Fuelling a debate based on facts
When MEPs and governments failed to finalise reform of Europe’s deeply flawed biofuels policy two years ago, T&E settled in for a much longer campaign than envisaged. In 2009 the EU had passed a law to promote the use of biofuels in Europe’s cars – fuels that lawmakers mistakenly believed were cleaner than fossil fuels. It was imperative that any reforming law would account for biofuels’ indirect emissions, which occur when land previously used to grow crops for food is converted to grow crops for fuel – resulting in carbon sinks elsewhere being cleared to produce food.
By 2015 the European Parliament was under siege from lobbyists of every stripe – farmers, oil companies, carmakers – to weaken a proposed cap on land-based biofuels, and we needed a way to communicate the facts to politicians. T&E and other environmental and development NGOs simply had to frame the debate so that the science could speak for itself, drowning out arguments about farm supports and bogus green credentials.
‘I don’t like preaching’
T&E crafted a strategy to be deployed online and on the ground, starting with The Little Book of Biofuels. This neat coffee-table book set the boundaries of the debate, introducing the hard facts in a comprehendible form: the additional biofuels demand created by existing EU targets would result in extra emissions equivalent to adding up to 29 millions extra cars to Europe’s roads. Every fact was backed with timelines and tables showing where every political actor stood, and graphs detailing biofuels’ impact. Demand for the book was so high among time-starved parliament staffers seeking the facts that the first print run quickly ran out.
The release of the new rapporteur’s draft report was crunch time for the campaign and our web documentary at Biofuelsreform.org was deployed with impeccable timing. Beyond the interactivity and smooth user interface, the documentary had at its heart a journalistic exposition of every angle of the topic and every single voice. It also contained a trove of press articles highlighting concerns of scientists and the Commission about the actual benefits of first-generation biofuels. But crucially, interviews with the most important MEPs showed they were responding to T&E’s approach. “I don’t like preaching, I need facts,” said the rapporteur, Nils Torvalds.“Estos biocombustibles no tienen futuro en la UE. Si queremos conseguir la reducción del 60% en la emisión de gases de efecto invernadero en 2050, la UE tiene que fomentar la eficiencia y facilitar la instalación de tecnologías bajas en carbono, como la electricidad renovable”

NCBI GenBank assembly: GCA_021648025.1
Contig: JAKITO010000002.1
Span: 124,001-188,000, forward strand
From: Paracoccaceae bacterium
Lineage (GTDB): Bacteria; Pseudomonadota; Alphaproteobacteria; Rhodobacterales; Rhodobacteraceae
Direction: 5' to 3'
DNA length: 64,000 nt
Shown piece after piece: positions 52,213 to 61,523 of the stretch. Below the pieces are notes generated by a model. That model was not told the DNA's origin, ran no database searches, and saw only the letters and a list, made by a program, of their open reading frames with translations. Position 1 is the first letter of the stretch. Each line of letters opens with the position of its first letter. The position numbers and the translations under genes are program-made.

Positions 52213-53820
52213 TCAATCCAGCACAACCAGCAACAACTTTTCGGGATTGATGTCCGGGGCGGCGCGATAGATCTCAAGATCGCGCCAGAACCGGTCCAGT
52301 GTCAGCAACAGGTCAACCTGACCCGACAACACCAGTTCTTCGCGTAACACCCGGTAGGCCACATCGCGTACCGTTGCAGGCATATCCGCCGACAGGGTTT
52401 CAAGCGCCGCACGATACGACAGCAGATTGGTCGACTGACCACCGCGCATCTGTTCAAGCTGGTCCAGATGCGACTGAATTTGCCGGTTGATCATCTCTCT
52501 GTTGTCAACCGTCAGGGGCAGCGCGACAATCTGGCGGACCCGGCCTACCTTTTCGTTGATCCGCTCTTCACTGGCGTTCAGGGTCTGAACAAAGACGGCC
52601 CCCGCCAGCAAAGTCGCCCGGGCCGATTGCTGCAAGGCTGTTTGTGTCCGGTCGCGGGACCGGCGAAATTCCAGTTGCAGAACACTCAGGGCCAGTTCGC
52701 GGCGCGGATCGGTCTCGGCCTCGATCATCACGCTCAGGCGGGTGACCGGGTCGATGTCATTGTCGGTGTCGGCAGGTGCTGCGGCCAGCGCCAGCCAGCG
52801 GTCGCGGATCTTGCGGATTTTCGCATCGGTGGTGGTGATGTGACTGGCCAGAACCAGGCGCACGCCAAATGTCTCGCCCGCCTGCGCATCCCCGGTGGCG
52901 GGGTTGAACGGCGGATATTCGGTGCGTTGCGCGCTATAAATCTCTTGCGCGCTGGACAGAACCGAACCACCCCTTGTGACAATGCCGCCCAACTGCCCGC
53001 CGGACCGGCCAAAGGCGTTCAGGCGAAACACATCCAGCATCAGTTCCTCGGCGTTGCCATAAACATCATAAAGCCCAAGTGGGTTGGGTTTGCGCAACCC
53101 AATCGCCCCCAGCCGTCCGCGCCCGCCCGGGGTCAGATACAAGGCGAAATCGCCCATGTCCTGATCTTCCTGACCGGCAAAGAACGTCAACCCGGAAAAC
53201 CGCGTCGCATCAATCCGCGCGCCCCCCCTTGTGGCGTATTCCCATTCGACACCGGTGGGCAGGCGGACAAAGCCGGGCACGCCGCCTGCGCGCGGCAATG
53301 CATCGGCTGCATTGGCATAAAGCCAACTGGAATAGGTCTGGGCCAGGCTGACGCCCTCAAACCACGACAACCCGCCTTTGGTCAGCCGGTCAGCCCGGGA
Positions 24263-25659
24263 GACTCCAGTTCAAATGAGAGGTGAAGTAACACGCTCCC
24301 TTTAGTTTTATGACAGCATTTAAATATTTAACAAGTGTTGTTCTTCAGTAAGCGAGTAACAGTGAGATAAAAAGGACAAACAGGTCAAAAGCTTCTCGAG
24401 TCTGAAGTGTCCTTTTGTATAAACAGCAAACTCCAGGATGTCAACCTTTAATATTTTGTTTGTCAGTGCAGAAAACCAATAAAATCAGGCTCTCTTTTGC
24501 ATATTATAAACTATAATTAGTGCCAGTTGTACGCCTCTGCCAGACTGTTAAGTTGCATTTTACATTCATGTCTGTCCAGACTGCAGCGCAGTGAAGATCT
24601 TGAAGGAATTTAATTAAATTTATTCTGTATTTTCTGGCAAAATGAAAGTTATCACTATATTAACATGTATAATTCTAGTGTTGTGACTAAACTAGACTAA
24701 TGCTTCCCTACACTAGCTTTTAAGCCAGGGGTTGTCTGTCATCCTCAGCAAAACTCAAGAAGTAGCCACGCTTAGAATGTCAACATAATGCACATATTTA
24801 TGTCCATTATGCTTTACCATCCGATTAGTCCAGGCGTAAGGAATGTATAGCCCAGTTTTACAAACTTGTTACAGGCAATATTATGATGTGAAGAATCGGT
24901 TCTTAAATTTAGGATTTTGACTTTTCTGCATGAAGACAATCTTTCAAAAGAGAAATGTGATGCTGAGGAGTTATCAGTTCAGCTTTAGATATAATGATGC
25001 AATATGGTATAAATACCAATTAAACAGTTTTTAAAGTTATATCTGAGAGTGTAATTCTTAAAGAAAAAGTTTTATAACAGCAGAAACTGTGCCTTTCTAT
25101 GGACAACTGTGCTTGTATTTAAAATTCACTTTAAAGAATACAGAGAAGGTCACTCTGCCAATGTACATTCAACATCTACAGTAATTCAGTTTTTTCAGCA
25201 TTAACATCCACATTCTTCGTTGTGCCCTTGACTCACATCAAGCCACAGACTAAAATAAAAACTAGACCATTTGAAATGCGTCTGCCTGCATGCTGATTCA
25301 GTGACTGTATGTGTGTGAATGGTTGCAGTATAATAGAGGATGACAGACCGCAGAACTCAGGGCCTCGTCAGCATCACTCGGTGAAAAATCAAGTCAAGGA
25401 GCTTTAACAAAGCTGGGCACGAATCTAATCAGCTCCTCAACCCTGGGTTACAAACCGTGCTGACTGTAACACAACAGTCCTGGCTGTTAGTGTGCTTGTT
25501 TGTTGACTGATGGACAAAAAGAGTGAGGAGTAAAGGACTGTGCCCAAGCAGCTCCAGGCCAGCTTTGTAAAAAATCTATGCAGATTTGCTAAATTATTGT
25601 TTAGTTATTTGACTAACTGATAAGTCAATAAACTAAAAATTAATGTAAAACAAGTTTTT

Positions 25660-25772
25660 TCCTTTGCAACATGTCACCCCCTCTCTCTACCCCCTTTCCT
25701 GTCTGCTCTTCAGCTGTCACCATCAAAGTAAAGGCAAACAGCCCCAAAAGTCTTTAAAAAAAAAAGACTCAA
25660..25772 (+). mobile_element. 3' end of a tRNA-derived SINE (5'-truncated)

– Pietro Caloprisco, senior clean energy officer
El País, 14 April 2015
The documentary website garnered 4,000 unique visitors, mainly based in Brussels. Then, five days before the vote, a wider pressure campaign swung into action – targeting key MEPs. T&E and the NGOs created a web platform from where 3,000 citizens directly tweeted at 10 wavering MEPs, asking them to stop bad biofuels. In the end, MEPs limited at 7% the use of first-generation biofuels that can count toward the 10% renewable energy target in transport by 2020. A multi-billion industry is now re-considering its investments in these fuels that some hoped would green Europe but instead turned out to be a costly climate disaster.
As the dust settled on a five-year campaign, T&E’s attentions focused beyond Europe to Colombia, a new hub of palm oil production to supply the old continent. We sent a documentary team to the vast palm oil plantations of the country where 4.7 million people have been displaced from their home and lands due to a complex armed conflict. The resulting film will join the dots between Europe’s fuels policy and its seemingly intangible effects.
ABack in Europe we continue to challenge the received wisdom about bioenergy sustainability. Our study with other NGOs found that up to 150 million tonnes of CO2 result from burning biomass with no climate safeguards and that these are being labelled carbon neutral in Europe. That means that up to 7% of all emissions in the emissions trading system do not require carbon permits – based on the questionable assumption that all the CO2 released by burning will be compensated through extra carbon absorption the future. Our work exposed the gaping hole in EU renewable energy legislation, which lacks sustainability criteria for this ‘green’ fuel.
Europe also lacks a plan for bioenergy from wastes and residues – despite growing interest in this overlooked source. T&E worked with a coalition of businesses and NGOs to produce the first comprehensive study on the potential of this untapped advanced biofuel for transport.Next Campaign